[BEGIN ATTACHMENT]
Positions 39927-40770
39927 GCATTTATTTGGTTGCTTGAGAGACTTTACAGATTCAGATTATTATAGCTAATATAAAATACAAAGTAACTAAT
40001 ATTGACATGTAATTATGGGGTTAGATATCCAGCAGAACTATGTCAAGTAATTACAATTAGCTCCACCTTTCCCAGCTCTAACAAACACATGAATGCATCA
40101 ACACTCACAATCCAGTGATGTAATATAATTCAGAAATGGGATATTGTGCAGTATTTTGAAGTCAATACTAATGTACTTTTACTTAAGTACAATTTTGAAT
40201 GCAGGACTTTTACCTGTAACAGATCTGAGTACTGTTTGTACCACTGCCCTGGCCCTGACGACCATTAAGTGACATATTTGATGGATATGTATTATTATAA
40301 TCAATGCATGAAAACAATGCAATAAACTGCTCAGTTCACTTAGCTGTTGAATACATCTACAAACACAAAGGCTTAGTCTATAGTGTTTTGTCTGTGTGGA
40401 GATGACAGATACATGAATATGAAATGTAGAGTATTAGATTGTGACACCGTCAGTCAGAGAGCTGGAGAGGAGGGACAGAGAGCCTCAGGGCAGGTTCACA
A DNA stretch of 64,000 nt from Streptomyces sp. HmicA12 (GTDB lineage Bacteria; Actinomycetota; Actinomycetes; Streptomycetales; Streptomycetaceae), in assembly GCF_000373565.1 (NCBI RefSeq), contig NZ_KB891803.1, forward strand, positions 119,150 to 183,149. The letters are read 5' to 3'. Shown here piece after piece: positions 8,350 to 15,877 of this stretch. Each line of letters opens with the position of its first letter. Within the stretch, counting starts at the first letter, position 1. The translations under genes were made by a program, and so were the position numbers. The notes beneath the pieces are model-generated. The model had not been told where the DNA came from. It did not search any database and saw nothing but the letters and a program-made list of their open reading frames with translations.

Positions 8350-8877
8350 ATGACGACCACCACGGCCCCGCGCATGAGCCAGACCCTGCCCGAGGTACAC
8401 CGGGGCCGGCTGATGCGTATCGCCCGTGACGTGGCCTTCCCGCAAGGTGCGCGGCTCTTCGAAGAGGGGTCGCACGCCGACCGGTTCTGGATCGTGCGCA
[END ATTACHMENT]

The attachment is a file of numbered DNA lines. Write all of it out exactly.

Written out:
Positions 39927-40770
39927 GCATTTATTTGGTTGCTTGAGAGACTTTACAGATTCAGATTATTATAGCTAATATAAAATACAAAGTAACTAAT
40001 ATTGACATGTAATTATGGGGTTAGATATCCAGCAGAACTATGTCAAGTAATTACAATTAGCTCCACCTTTCCCAGCTCTAACAAACACATGAATGCATCA
40101 ACACTCACAATCCAGTGATGTAATATAATTCAGAAATGGGATATTGTGCAGTATTTTGAAGTCAATACTAATGTACTTTTACTTAAGTACAATTTTGAAT
40201 GCAGGACTTTTACCTGTAACAGATCTGAGTACTGTTTGTACCACTGCCCTGGCCCTGACGACCATTAAGTGACATATTTGATGGATATGTATTATTATAA
40301 TCAATGCATGAAAACAATGCAATAAACTGCTCAGTTCACTTAGCTGTTGAATACATCTACAAACACAAAGGCTTAGTCTATAGTGTTTTGTCTGTGTGGA
40401 GATGACAGATACATGAATATGAAATGTAGAGTATTAGATTGTGACACCGTCAGTCAGAGAGCTGGAGAGGAGGGACAGAGAGCCTCAGGGCAGGTTCACA
A DNA stretch of 64,000 nt from Streptomyces sp. HmicA12 (GTDB lineage Bacteria; Actinomycetota; Actinomycetes; Streptomycetales; Streptomycetaceae), in assembly GCF_000373565.1 (NCBI RefSeq), contig NZ_KB891803.1, forward strand, positions 119,150 to 183,149. The letters are read 5' to 3'. Shown here piece after piece: positions 8,350 to 15,877 of this stretch. Each line of letters opens with the position of its first letter. Within the stretch, counting starts at the first letter, position 1. The translations under genes were made by a program, and so were the position numbers. The notes beneath the pieces are model-generated. The model had not been told where the DNA came from. It did not search any database and saw nothing but the letters and a program-made list of their open reading frames with translations.

Positions 8350-8877
8350 ATGACGACCACCACGGCCCCGCGCATGAGCCAGACCCTGCCCGAGGTACAC
8401 CGGGGCCGGCTGATGCGTATCGCCCGTGACGTGGCCTTCCCGCAAGGTGCGCGGCTCTTCGAAGAGGGGTCGCACGCCGACCGGTTCTGGATCGTGCGCA